Spent some time looking at CIC filters and I think I understand them better now. Here is a good paper:
Equation 8 is the key, though it is clearer when explicitly expanded. CIC I/O response is:
1 + (z^-1) + (z^-2) + ... + (z^-(RM-1))
This is obviously a FIR filter with all coefficients =1, which is the definition of a boxcar or moving average filter with a rectangular window of width RM and a gain of RM. When decimating with a CIC we can place the comb downstream of the decimation, which is quite convenient because it reduces the required comb delay by a factor of 1/R. If M=1 and the comb is sampling every R samples, then what it is sampling is the last R input samples added together, which is the definition of an integrate and dump filter.
CIC makes sense in scenarios where the oversampling ratio is high and one needs to radically filter and decimate in order to get the sampling rate down to something more reasonable. A cascade of 3 seems to be the norm to get a good cutoff slope. Bit growth is an issue, particularly when cascading, though modulo math in the accumulators eases this. And the decimation ratio takes the place of lots of M storage, which is really convenient, but if you don't want to decimate then you have to pony up the storage.
Anyway, I'm back to first order integrate and dump with power of 2 periods. Though since interrupts shouldn't come in at more than a 1.5MHz rate I'm toying with the idea of putting an interrupt time stamp in the Hive register set, which could enable period timing with the interrupt mechanism alone, though it would pretty much tie up one thread. (But first I'm off in an attempt to rearrange the Hive guts for full 32 bit memory access.)
I'm still kind of concerned about aliasing. I don't believe I've really thought it out, particularly in the context of heterodyning. To reduce the probability of it, one could take the LC oscillator output and LPF the phase with a PLL or DPLL before heterodyning. Sampling and filter internal node truncation are huge cans of worms, analog filtering is a breeze compared to digital filtering. Even something as trivial as the CIC, which boils down to almost nothing, just about breaks my brain. (Though the CIC itself is a very clever arrangement.)
"analog filtering is a breeze compared to digital filtering. Even something as trivial as the CIC, which boils down to almost nothing, just about breaks my brain." - Dewster
LOL ;-) - Thats the one thing in the above post which I can fully understand and fully agree with!
More monkeying around with Hive:
The main change is full 32 bit memory reads / writes / literals. I haven't updated the simulator yet.
If time were more pressing (i.e. if I was smart) I would have used the tiniest FPGA available, done the minimum in there, and lashed it to a beaglebone black, hummingboard, or similar credit card sized ARM processor. You could have a real screen, implement any kind synthesis, and dial up more delay / reverb then you could shake a stick at. But it wouldn't feel as "embedded" to me, and there would likely be boring ass boot times to contend with.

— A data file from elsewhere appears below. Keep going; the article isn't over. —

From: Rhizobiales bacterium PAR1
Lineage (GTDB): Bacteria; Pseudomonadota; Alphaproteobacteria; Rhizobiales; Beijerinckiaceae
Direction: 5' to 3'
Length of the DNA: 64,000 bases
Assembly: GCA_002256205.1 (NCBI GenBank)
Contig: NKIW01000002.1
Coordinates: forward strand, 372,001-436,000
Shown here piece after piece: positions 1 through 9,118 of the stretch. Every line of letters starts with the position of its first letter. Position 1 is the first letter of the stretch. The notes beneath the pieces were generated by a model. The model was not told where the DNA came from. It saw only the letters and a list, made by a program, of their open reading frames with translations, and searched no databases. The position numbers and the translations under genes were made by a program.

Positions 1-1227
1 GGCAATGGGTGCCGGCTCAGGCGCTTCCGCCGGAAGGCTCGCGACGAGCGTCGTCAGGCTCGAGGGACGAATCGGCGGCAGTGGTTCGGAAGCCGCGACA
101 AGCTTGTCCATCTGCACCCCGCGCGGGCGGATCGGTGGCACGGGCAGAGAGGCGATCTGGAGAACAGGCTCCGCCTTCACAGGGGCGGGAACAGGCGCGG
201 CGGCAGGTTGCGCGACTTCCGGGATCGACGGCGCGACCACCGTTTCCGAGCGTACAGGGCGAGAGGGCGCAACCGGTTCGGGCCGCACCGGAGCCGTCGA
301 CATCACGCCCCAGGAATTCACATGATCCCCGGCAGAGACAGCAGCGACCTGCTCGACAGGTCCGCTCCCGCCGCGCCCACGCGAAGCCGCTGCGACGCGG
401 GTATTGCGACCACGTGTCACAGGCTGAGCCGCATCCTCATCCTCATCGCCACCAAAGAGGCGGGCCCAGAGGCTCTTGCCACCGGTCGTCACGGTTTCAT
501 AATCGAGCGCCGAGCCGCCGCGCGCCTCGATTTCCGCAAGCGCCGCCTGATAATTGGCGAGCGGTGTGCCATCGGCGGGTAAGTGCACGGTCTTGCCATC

Still debating whether to use LEDs or LCD for the data display. Got a 2 line LCD with tri-color LED backlight from Adafruit but haven't hooked it up to anything. LCDs are dogs to communicate with, but they are cheap and can show a reasonable amount of data. It's too bad they don't seem to make calculator LED displays anymore, I'd probably go with that, though the multiplexed drive might drive the capacitance sensing crazy, and there is always the awkward alpha representation problem. Am thinking of turning off any display electronics during play (except for the tuner which will likely NOT be multiplexed, but it will be PWM) for that reason.
You can still buy individual and dual 7 segment and 14 segment (alphanumeric) LED's @ about $1 / per display (Dual displays are fractionally cheaper than singles, per seg) and you can get LED dot matrix.. They do work out a lot more expensive than LCD though.
The only theremin related product I used an LCD display on was "Epsilon" - it was in the early days when I knew even less about theremins than I do now ;-) and had low antenna voltage... It was a nightmare! - The LCD was the major source of trouble, orders of magnitude more noisy than anything else.
As you will know I abandoned that project and started my long descent into theremin hell - I think Epsilon set me on the path to pedantic research and design leading me nowhere slowly... But experiments before I gave up Epsilon indicated a big (proportional) improvement the higher the antenna voltage, and other improvements from shielding the LCD cables - I desperately tried synchronising the LCD to the reference or some division thereof, but it was a complete module (I destroyed one trying to hack its smd circuitry).